CSR Policy:

There is no single universal definition of CSR. It is an age-old concept that long existed in India, Mahatma Gandhi has emphasised that corporations are the trustee of the wealth of the society and not the owners of it. They have the responsibility of looking after society in a sustainable way. CSR translates to the responsibility of the corporates/ enterprises for their activities towards the society.

India is the first country in the world to make CSR spending mandatory. Indian firms have long been doing philanthropy traditionally. To streamline these traditional activities and make the companies liable for the development of the society in an economically, socially and environmentally sustainable manner, famously known as the triple bottom line approach of CSR.

Schedule VII:

The Companies Act, 2013 has given provisions for CSR (Section 135) like the firms liable to CSR spending, modalities of activities to choose, reporting etc. The Schedule VII of the Companies Act has a list of activities that qualify as CSR activities and these activities are in alignment with the Sustainable Development Goals (SDGs) of the UN.

The Schedule VII activities emphasise on the environmental sustainability, ecological balance, protection of flora and fauna, animal welfare, agroforestry, clean Ganga fund, conservation of natural resources, and maintaining the quality of soil, air and water. These activities are further addressed as environmental CSR. These activities aim to reduce the environmental damages created by businesses through their CSR obligations.

Environmental CSR

Table 1: CSR expenditure towards environmental sustainability activities against the total CSR expenditure.

Financial Year

Total CSR Expenditure
(Rs. in Cr.)

Total Environmental CSR Expenditure (Rs.in Cr.)

Percentage of environmental CSR (%)






























  1. CSR Data Portal (Accessed at csr.gov.in)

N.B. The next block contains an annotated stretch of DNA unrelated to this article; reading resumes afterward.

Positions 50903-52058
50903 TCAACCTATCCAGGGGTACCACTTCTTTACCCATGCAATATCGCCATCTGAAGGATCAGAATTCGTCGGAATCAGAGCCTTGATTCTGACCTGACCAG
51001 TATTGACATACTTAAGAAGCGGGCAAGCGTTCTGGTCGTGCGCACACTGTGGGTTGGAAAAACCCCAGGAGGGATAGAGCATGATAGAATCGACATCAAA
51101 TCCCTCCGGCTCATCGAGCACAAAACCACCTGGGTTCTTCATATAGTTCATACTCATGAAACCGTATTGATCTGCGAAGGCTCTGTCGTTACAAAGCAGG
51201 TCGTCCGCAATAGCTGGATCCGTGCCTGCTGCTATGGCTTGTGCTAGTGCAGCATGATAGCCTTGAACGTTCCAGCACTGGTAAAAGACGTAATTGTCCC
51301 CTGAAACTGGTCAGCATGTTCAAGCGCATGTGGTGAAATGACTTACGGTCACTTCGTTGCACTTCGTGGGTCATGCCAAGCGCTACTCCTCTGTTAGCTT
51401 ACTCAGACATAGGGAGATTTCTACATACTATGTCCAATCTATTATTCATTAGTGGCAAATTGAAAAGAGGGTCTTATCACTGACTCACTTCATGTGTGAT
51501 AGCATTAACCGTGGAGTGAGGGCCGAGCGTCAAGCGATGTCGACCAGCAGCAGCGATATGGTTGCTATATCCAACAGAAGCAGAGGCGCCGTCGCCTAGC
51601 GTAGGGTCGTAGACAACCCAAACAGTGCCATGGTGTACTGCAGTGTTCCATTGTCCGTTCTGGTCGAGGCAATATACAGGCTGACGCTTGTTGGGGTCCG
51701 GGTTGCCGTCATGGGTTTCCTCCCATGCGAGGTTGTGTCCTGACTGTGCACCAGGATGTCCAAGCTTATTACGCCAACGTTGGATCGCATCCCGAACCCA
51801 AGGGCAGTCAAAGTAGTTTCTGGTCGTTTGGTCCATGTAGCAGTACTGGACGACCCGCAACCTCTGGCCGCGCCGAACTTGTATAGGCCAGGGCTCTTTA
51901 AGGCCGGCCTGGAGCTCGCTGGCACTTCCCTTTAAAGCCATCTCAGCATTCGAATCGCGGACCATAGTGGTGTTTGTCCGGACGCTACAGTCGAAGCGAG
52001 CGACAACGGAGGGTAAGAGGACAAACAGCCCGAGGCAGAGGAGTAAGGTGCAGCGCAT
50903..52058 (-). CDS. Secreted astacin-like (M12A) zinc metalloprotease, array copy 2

2. Environmental CSR Expenditure includes expenditure towards environmental sustainability, conservation of natural resources, Agroforestry, Animal welfare and clean Ganga fund.

Figure 1

Sector-wise comparison of CSR amount spent from FY 2014-15 to FY 2020-21

Source: CSR Data Portal (Accessed at www.csr.gov.in)

The above trends depict how the Indian corporates give preference to sectors like Healthcare, Education rather than environmental sustainability, due to various reasons, but primarily because the environmental activities usually have a longer gestation period, and difficulty in evaluating the exact impact. The factors make them less advertisable as compared to the social activities which are clearly measurable and can be more visible in terms of reach of beneficiaries.

Apart from the challenges mentioned above, the corporates face a lack of qualified implementing agencies specialised in restoration and carbon sequestering initiatives, absence of favourable policy interventions, approvals from various departments, red tape and lack of branding of forest initiatives.

Khojasthepour, M. and Johns, R. (2014) in their article ‘The effect of environmental CSR issues on corporate/brand reputation and corporate profitability’ investigated the consequences of ecological corporate social responsibility on corporate profitability. They found out that there exists a positive impact of environmental CSR on Corporate brand reputation and profitability.